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Netball in the lives of New Zealand Women: An Intergenerational Study

This thesis explores the netball experiences of a selection of New Zealand women whom have participated or continue to participate in netball during four distinct historical periods. Adopting an interdisciplinary approach, it sheds light on the broader socio-cultural and political changes that have influenced and shaped women’s experiences of netball throughout history. Drawing upon data gathered from primary and secondary sources and four focus groups, I examine the lived experiences of women who played netball during the 1940’s, 1970’s, 1990’s and the early 21st century. In so doing I reveal how broader shifts in gender relations have impacted women’s netball experiences, focusing particularly on their initial involvement, participation at recreational and competitive levels, and ultimate withdrawal. Moreover, an intergenerational discussion of these women’s experiences reveals some of the differences evident between the experiences of women during these four historical junctures. Exploring women’s netball experiences in relation to broader social change, time and context both within and across generations, this thesis provides unique insights into the changing nature and dynamics of netball in New Zealand, shifting social constructions of femininity and women’s sporting identities, as well as women’s unique and diverse experiences and understandings of their participation.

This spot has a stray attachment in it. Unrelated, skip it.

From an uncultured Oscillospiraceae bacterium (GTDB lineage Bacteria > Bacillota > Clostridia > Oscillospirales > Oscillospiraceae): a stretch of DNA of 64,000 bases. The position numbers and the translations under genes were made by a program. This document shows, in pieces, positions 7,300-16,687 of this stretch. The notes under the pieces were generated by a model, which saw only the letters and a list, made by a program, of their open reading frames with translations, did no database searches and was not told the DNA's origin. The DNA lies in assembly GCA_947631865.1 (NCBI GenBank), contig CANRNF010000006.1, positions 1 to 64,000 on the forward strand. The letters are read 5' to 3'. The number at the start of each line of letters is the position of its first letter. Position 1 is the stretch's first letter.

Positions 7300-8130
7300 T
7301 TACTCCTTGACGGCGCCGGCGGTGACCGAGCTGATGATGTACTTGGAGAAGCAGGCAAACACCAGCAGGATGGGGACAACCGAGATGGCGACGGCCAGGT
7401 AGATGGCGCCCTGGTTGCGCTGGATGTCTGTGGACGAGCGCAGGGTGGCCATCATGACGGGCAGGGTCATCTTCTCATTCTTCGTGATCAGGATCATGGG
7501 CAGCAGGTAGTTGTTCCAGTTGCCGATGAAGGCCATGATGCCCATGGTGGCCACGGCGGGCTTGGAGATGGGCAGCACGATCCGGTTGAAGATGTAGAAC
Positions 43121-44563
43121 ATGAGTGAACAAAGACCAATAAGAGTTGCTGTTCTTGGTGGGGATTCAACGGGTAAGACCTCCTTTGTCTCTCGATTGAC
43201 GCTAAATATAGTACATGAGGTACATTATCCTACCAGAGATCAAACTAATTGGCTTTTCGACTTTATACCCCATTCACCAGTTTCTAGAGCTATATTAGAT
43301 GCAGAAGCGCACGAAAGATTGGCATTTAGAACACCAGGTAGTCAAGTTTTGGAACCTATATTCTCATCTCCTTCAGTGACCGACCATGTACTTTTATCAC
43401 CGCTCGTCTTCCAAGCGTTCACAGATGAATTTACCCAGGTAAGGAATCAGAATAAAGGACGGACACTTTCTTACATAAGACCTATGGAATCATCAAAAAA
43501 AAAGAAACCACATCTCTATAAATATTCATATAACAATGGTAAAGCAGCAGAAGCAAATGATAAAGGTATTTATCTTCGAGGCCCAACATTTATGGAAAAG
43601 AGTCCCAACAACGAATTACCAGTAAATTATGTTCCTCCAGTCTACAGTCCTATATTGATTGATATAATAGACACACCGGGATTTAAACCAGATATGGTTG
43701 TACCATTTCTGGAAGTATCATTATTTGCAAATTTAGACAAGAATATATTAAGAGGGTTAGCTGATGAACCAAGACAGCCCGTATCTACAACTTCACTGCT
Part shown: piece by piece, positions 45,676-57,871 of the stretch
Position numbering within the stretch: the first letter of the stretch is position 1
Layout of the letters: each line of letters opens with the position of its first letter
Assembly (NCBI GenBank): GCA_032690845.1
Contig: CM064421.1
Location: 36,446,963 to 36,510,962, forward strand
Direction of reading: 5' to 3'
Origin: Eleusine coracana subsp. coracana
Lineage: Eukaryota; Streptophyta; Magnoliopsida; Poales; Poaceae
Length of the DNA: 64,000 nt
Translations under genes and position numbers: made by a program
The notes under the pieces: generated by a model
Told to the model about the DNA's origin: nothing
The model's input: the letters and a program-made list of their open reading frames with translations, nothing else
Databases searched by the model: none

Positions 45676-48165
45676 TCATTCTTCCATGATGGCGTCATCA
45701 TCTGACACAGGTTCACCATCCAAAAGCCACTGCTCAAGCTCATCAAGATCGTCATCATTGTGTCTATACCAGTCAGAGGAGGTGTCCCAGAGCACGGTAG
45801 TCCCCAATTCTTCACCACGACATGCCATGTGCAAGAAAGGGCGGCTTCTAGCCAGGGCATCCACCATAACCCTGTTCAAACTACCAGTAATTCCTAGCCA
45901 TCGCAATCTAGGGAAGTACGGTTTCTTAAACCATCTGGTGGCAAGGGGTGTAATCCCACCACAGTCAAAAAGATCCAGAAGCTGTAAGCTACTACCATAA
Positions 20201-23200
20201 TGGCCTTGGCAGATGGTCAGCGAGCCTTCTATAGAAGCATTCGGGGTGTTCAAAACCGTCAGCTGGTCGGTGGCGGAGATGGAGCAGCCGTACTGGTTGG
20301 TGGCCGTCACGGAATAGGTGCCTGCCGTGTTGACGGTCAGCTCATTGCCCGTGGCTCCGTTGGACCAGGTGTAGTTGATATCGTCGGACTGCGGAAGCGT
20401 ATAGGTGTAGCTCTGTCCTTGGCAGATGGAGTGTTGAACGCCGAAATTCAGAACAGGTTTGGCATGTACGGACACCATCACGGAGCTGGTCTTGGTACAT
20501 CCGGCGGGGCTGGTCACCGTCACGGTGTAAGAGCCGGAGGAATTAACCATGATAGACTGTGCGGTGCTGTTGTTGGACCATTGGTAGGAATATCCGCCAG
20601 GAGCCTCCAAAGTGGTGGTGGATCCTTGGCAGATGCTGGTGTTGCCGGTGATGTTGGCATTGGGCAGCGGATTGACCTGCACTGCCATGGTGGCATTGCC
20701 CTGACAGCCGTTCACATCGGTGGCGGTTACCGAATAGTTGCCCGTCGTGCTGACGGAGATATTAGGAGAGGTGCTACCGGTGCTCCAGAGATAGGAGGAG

Type of thesis
Marfell, A. E. (2011). Netball in the lives of New Zealand Women: An Intergenerational Study (Thesis, Master of Sport and Leisure Studies (MSpLS)). University of Waikato, Hamilton, New Zealand. Retrieved from https://hdl.handle.net/10289/5347
University of Waikato
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